Towards a Conceptual Understanding of Groundwater Ecology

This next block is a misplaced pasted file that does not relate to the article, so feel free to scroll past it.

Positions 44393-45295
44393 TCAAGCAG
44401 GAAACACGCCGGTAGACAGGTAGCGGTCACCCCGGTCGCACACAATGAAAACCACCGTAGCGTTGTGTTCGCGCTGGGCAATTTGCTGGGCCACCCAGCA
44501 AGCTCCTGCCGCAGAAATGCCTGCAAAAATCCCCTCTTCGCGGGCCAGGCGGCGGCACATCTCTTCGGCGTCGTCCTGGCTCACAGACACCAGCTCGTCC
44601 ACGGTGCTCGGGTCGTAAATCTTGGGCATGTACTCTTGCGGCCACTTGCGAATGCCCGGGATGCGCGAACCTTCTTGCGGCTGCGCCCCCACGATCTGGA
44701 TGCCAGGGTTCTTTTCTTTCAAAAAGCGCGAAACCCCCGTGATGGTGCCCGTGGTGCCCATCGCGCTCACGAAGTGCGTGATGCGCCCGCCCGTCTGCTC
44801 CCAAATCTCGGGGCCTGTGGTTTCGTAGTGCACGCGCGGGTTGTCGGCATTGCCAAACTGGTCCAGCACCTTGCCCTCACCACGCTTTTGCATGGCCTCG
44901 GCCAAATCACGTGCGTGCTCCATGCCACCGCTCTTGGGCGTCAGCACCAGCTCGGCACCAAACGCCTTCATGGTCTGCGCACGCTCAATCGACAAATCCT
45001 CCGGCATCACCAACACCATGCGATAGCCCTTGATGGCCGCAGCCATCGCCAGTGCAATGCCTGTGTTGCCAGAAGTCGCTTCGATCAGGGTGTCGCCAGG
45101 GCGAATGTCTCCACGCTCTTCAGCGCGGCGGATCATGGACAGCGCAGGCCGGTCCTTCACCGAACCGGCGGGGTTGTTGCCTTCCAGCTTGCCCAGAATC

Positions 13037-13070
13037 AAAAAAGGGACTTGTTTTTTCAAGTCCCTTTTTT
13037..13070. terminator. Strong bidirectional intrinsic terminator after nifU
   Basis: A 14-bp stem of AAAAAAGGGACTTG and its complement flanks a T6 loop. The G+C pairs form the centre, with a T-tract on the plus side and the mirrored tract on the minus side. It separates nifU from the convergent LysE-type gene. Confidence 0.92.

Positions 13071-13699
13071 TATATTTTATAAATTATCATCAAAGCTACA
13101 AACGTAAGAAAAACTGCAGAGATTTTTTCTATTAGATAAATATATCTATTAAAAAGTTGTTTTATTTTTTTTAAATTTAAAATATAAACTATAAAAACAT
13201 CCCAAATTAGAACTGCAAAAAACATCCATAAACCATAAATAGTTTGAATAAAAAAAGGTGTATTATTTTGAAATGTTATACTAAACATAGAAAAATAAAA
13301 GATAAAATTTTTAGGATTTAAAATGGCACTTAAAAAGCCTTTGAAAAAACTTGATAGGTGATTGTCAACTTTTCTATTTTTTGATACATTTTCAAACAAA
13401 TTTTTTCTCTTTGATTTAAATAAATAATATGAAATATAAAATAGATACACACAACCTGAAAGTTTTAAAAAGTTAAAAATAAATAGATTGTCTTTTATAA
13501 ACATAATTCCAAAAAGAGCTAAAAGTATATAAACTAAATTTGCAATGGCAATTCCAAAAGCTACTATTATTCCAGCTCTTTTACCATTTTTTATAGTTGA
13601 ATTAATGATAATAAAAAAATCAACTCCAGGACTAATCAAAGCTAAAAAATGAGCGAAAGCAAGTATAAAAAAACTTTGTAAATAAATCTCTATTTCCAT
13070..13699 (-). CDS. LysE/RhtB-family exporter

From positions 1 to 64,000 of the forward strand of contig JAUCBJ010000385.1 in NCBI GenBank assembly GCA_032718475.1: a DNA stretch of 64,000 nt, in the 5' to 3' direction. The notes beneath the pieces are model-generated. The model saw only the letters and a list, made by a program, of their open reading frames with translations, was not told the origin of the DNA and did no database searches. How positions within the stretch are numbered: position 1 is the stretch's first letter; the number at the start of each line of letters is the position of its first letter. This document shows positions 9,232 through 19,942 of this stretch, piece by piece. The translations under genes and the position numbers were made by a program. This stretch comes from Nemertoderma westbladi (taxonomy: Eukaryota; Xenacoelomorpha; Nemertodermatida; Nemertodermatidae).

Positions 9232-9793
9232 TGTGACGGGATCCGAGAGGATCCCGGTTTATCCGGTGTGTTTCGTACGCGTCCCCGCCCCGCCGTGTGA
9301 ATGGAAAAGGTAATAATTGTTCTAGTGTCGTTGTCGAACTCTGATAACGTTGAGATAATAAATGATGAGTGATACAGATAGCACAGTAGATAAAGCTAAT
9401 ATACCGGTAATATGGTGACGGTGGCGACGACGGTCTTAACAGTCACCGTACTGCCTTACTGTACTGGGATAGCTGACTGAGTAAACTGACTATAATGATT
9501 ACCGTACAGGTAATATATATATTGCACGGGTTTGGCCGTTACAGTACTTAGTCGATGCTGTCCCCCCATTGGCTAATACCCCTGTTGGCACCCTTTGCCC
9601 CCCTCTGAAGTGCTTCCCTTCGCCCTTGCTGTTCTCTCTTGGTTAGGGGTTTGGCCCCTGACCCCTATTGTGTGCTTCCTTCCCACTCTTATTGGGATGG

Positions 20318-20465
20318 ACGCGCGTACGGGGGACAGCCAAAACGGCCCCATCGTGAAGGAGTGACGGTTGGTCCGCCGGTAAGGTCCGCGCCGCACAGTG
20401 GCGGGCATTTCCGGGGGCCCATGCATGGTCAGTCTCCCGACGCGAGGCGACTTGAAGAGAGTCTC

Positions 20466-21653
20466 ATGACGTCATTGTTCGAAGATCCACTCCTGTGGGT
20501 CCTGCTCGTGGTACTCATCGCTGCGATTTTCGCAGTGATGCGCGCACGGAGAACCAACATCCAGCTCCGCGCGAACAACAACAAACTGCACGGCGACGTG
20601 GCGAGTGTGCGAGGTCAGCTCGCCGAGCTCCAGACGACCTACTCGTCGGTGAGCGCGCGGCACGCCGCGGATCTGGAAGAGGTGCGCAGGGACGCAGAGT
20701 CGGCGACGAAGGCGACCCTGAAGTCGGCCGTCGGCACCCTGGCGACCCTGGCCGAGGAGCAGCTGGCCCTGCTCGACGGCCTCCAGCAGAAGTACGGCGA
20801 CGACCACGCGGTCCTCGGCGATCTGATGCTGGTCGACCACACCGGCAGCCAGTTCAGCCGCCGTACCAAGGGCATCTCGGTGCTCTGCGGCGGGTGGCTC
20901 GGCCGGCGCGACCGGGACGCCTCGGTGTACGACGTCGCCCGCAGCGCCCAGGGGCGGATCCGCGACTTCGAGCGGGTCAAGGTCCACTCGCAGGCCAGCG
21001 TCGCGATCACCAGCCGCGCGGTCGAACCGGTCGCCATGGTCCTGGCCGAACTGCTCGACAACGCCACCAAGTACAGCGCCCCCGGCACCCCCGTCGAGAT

In recent times, ecohydrology and hydroecology are making a mark on theenvironmental agenda, as evidenced by the proliferation of these terms in theacademic literature. There is an increasing recognition that groundwater is essentialto many ecological communities. Surface ecological processes (such asevapotranspiration) significantly impact hydrological responses and relatedhydrochemical function. Thus, the relation of groundwater hydrology to patternsand processes in ecology is a ‘two-way street’ where understanding the feedback ofone to the other serves as a powerful lens through which to evaluate and explainthe functioning of natural ecosystems. Influxes of groundwater to lakes, rivers, andwetlands can change whole-system physico-chemical properties such astemperature and salinity, while also providing more subtle influences onmicroenvironments and their ecological processes. The recognition of thesignificance and power of this tandem has not always been followed with effectiveinterdisciplinary science. The ecological, hydrological, and physico-chemical linksbetween groundwater, surface water and associated ecosystems are seldom fullyunderstood even though true characterization and wise management will require amultidisciplinary approach. This means biologists need to understand theimportance of magnitude and timing of groundwater flows for their system, whichrequires the skills of hydrogeologists to achieve. Hydrogeologists, in turn, mustunderstand how and why groundwater influences ecological processes so that theirexpertise is brought to bear at a scale commensurate to the ecological researchquestion. In this paper therefore, an overview of general concepts, research effortsand future perspectives are presented. More importantly, the paper asserts that it isnot simply the integration of hydrology and ecology that will determine the futureprospects for ecohydrology/hydroecology, but the way in which this integrativescience is conducted.
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